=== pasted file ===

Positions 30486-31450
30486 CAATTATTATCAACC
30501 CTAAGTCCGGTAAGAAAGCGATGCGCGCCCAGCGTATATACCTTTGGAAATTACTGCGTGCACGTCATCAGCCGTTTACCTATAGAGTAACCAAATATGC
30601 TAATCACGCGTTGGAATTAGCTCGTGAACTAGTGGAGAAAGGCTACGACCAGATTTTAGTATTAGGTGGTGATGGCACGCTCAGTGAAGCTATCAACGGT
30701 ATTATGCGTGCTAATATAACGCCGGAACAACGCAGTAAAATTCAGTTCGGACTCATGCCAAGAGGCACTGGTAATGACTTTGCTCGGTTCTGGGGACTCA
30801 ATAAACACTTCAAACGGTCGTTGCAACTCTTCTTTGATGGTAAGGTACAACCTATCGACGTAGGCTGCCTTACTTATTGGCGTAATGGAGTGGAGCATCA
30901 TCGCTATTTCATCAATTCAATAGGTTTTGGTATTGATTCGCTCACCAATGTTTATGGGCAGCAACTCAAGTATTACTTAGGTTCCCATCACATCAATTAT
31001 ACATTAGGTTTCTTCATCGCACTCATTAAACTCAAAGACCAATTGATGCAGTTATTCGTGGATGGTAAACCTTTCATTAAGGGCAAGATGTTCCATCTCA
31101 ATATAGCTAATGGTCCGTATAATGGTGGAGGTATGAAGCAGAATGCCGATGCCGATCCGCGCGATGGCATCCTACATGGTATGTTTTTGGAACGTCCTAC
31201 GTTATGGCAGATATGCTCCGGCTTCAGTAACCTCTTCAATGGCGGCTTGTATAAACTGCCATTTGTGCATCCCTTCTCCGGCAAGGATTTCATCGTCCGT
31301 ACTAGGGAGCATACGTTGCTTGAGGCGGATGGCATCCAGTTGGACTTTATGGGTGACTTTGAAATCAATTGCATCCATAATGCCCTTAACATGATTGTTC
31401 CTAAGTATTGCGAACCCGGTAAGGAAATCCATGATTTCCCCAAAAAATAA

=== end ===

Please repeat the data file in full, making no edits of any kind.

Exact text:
Positions 30486-31450
30486 CAATTATTATCAACC
30501 CTAAGTCCGGTAAGAAAGCGATGCGCGCCCAGCGTATATACCTTTGGAAATTACTGCGTGCACGTCATCAGCCGTTTACCTATAGAGTAACCAAATATGC
30601 TAATCACGCGTTGGAATTAGCTCGTGAACTAGTGGAGAAAGGCTACGACCAGATTTTAGTATTAGGTGGTGATGGCACGCTCAGTGAAGCTATCAACGGT
30701 ATTATGCGTGCTAATATAACGCCGGAACAACGCAGTAAAATTCAGTTCGGACTCATGCCAAGAGGCACTGGTAATGACTTTGCTCGGTTCTGGGGACTCA
30801 ATAAACACTTCAAACGGTCGTTGCAACTCTTCTTTGATGGTAAGGTACAACCTATCGACGTAGGCTGCCTTACTTATTGGCGTAATGGAGTGGAGCATCA
30901 TCGCTATTTCATCAATTCAATAGGTTTTGGTATTGATTCGCTCACCAATGTTTATGGGCAGCAACTCAAGTATTACTTAGGTTCCCATCACATCAATTAT
31001 ACATTAGGTTTCTTCATCGCACTCATTAAACTCAAAGACCAATTGATGCAGTTATTCGTGGATGGTAAACCTTTCATTAAGGGCAAGATGTTCCATCTCA
31101 ATATAGCTAATGGTCCGTATAATGGTGGAGGTATGAAGCAGAATGCCGATGCCGATCCGCGCGATGGCATCCTACATGGTATGTTTTTGGAACGTCCTAC
31201 GTTATGGCAGATATGCTCCGGCTTCAGTAACCTCTTCAATGGCGGCTTGTATAAACTGCCATTTGTGCATCCCTTCTCCGGCAAGGATTTCATCGTCCGT
31301 ACTAGGGAGCATACGTTGCTTGAGGCGGATGGCATCCAGTTGGACTTTATGGGTGACTTTGAAATCAATTGCATCCATAATGCCCTTAACATGATTGTTC
31401 CTAAGTATTGCGAACCCGGTAAGGAAATCCATGATTTCCCCAAAAAATAA